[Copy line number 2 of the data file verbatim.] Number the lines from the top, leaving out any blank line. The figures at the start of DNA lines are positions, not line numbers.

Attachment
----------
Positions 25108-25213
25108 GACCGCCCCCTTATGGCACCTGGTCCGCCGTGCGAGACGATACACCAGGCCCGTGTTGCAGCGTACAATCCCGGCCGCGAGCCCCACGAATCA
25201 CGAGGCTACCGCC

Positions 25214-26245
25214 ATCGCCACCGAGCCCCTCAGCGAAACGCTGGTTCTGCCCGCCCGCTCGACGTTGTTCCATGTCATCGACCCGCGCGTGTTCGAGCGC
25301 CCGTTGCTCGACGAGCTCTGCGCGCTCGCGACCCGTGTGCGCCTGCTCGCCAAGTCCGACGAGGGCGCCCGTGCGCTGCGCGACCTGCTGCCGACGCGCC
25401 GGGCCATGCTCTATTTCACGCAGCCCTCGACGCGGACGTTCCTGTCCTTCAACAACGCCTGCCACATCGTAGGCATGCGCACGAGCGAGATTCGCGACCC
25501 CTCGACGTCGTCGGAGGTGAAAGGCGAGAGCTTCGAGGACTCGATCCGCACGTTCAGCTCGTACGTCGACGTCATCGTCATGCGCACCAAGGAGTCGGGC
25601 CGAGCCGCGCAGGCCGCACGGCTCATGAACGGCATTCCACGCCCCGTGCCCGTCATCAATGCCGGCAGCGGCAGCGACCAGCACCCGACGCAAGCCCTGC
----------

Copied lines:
25108 GACCGCCCCCTTATGGCACCTGGTCCGCCGTGCGAGACGATACACCAGGCCCGTGTTGCAGCGTACAATCCCGGCCGCGAGCCCCACGAATCA